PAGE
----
Sex differences in a chronometric mental rotation test with cube figures: a behavioral, electroencephalography, and eye-tracking pilot study

    loading  Checking for direct PDF access through Ovid


In chronometric mental rotation tasks, sex differences are widely discussed. Most studies find men to be more skilled in mental rotation than women, which can be explained by the holistic strategy that they use to rotate stimuli. Women are believed to apply a piecemeal strategy. So far, there have been no studies investigating this phenomenon using eye-tacking methods in combination with electroencephalography (EEG) analysis: the present study compared behavioral responses, EEG activity, and eye movements of 15 men and 15 women while solving a three-dimensional chronometric mental rotation test. The behavioral analysis showed neither differences in reaction time nor in the accuracy rate between men and women. The EEG data showed a higher right activation on parietal electrodes for women and the eye-tracking results indicated a longer fixation in a higher number of areas of interest at 0° for women. Men and women are likely to possess different perceptual (visual search) and decision-making mechanisms, but similar mental rotation processes. Furthermore, men presented a longer visual search processing, characterized by the greater saccade latency of 0°–135°. Generally, this study could be considered a pilot study to investigate sex differences in mental rotation tasks while combining eye-tracking and EEG methods.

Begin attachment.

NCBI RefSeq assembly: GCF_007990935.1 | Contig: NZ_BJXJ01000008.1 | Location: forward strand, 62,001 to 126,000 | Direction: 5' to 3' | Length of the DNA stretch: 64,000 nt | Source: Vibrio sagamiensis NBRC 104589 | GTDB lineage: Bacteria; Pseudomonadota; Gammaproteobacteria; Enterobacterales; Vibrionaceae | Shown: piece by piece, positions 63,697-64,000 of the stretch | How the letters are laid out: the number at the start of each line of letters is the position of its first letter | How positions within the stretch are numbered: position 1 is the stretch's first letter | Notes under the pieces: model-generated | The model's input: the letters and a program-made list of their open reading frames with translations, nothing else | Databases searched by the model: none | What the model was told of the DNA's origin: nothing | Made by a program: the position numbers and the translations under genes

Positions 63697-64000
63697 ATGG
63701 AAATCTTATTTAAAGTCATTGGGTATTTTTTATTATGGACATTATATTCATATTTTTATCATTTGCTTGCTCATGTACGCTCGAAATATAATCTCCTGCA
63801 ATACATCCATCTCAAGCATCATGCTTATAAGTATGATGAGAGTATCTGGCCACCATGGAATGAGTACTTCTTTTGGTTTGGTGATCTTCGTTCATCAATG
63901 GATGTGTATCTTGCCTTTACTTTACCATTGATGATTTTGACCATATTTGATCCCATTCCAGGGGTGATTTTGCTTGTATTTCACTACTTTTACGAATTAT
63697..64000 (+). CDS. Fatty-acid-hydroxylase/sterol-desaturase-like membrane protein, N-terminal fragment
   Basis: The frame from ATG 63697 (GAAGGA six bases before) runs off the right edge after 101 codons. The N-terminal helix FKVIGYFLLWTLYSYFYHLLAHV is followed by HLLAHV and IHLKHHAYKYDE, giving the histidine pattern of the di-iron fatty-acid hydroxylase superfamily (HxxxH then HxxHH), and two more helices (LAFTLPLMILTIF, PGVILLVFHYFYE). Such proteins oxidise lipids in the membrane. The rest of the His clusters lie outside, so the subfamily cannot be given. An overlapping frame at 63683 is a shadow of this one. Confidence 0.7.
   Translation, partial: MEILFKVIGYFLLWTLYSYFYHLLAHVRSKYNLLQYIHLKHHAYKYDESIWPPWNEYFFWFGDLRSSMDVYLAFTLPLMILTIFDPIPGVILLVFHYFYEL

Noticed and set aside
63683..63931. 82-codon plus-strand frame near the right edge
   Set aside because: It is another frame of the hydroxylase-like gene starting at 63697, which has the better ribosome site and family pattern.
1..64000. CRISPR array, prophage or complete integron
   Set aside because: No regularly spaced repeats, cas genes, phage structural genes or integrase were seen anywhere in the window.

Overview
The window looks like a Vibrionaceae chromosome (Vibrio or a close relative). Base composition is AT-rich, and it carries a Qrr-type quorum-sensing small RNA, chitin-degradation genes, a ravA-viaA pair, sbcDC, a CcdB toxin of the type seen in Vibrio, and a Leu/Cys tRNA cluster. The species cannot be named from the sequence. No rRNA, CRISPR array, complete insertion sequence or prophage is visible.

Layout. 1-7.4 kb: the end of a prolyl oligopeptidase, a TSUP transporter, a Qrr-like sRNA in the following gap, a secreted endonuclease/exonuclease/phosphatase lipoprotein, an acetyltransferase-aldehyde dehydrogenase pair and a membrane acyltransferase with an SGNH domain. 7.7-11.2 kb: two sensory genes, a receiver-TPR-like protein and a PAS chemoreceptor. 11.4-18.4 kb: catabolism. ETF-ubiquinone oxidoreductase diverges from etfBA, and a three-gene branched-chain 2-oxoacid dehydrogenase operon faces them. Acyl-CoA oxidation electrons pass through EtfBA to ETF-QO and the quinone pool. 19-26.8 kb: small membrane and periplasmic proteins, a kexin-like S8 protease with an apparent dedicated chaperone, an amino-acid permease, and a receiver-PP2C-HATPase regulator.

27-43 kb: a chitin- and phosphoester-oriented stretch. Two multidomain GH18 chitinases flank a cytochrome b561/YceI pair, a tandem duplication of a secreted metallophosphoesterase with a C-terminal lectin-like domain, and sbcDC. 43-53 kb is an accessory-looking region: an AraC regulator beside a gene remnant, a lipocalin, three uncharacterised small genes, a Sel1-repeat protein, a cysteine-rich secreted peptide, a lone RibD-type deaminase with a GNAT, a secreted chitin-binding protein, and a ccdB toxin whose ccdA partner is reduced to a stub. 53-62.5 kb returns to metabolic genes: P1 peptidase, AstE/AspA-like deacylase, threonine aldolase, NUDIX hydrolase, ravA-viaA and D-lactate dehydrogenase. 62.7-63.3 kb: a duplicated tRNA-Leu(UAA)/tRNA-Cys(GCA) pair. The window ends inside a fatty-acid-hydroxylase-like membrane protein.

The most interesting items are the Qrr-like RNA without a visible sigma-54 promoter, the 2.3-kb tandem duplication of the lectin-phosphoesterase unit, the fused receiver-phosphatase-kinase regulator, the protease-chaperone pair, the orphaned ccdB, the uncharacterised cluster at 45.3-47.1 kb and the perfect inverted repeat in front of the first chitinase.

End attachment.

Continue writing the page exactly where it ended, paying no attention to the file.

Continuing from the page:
Related Topics

    loading  Loading Related Articles